Float: center;

I recently put up a codepen demonstrating something which seems pretty basic. I think it deserves a little write-up.

I was building a site which had a design which had a three-column layout on desktop:

… but a two-column layout on mobile:

… in addition to which, needed to do this, if there were an uneven number of elements:

Some other considerations:

  • The site needed to work in IE8
  • The site needed to work without JavaScript (but didn’t need to look exactly the same)

Frameworks are not the answer

Most CSS frameworks have a row > column structure. This means that moving columns from one row to another (without DOM manipulation) is not possible. To switch between two rows of three columns each to three rows of two columns each requires markup changes.

You could have horrible duplication of content, and switch columns off and on, depending upon the viewport size, but this is hardly an elegant solution.

This looks like floating, but these blocks behave a bit like text

If it was floating, it would be float: center; (which doesn’t exist)

display: inline-block; gets us some of the way. Each element (in my example, they’re label tags) behaves like a word in a sentence, with a declared width and any text inside the label wrapping if it’s too long. However, there’s some issues with this approach:

  • There has to be white-space between the elements, so that the browser knows to wrap them
  • The height of each element needs to be established with JavaScript (I used matchHeight)

Is word-spacing the answer?

My initial approach was to use word-spacing to establish the gutter between the label tags. This worked, but was a bit of a fudge.

For the most part, I wasn’t using responsive rules: I set the max-width of the containing element to 960 pixels, then set each label tag inside it to pixel widths too, with the word-spacing making up the gutter.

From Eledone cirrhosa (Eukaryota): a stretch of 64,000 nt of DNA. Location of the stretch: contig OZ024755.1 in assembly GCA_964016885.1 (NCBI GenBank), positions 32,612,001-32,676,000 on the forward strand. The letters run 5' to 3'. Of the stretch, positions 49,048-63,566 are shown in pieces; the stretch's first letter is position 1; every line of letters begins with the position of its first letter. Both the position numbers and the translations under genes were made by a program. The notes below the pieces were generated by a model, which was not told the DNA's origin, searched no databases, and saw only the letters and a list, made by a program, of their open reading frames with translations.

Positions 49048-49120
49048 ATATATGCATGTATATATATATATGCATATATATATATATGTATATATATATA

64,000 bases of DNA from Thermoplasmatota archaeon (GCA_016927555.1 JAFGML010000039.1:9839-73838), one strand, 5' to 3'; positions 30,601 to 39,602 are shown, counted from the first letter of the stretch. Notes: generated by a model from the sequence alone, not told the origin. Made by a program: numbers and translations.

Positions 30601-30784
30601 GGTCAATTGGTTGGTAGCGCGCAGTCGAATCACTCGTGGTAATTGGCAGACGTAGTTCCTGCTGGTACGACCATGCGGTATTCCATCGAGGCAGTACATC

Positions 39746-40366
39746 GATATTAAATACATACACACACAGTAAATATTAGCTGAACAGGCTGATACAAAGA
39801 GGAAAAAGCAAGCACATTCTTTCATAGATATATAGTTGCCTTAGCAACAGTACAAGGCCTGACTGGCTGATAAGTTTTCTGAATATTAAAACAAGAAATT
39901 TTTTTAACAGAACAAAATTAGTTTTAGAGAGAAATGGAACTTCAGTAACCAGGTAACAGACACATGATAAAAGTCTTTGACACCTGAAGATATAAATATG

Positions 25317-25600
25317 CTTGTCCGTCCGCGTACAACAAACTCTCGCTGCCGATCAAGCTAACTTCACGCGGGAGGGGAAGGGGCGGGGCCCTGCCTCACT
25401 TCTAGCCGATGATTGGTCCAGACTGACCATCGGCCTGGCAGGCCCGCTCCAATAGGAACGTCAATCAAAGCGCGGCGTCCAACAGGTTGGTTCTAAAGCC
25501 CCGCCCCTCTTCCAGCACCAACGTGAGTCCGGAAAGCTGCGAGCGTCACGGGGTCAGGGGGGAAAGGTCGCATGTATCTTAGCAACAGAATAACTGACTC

Once the screen with was less than 960 pixels, I could assume a slightly more sophisticated browser was parsing the code, so I switched to calc(). This sort of thing:

.choice label {
width: calc(50% - 10px);
}

The codepen uses an all-liquid layout, rather than a desktop fixed-width layout, switching to liquid for responsive. This means the codepen won’t work on browsers who don’t understand calc().

Why are you using calc()? Won’t box-sizing fix that?

Unfortunately, box-sizing: border-box will calculate the width of an element including padding and borders, but not margins. The design I was working with had coloured backgrounds on each label tag, so the gutters had to be created with margins.

Safari woes

This pretty much worked as expected, until I started testing on iOS. No matter what I did, iOS seemed to shift all of the label tags slightly to the right, even if this meant moving them outside their containing element. Even removing whitespace between the container and the first label tag made no difference.

I was stumped.

Forget about word-spacing

Much of the advice online about display: inline-block; includes font-size: 0; declarations. I wanted to avoid that, as it seemed like it might have inherited effects and could harm accessibility. However, it was only once I bit the bullet and applied the font-size, that the layout started to work:

/* .choice is the immediate ancestor for each set of <label/> tags */
.choice {
font-size: 0;
}
    .choice label {
font-size: 22px;
/* These margins will collapse, on adjacent <label/> tags */
margin: 0 10px;
width: calc(50% - 10px);
}

This left me with an extra couple of 10 pixel margins on either side, but they were easily dealt with. So:

  • We still needed whitespace between the labels, so that they’d behave like text on a line
  • Now that the font-size is zero, the gutter between the labels will also be zero, even though they’ll still wrap
  • I’d been using ems for the font-size up until now, but using ems on the label tag (which is now inside an element with a font-size of zero) might behave weirdly, so I switched to pixel sizes instead
  • By using margins on the labels, we could recreate the gutters
  • Unfortunately, these margins will be subject to the weirdness of collapsing margins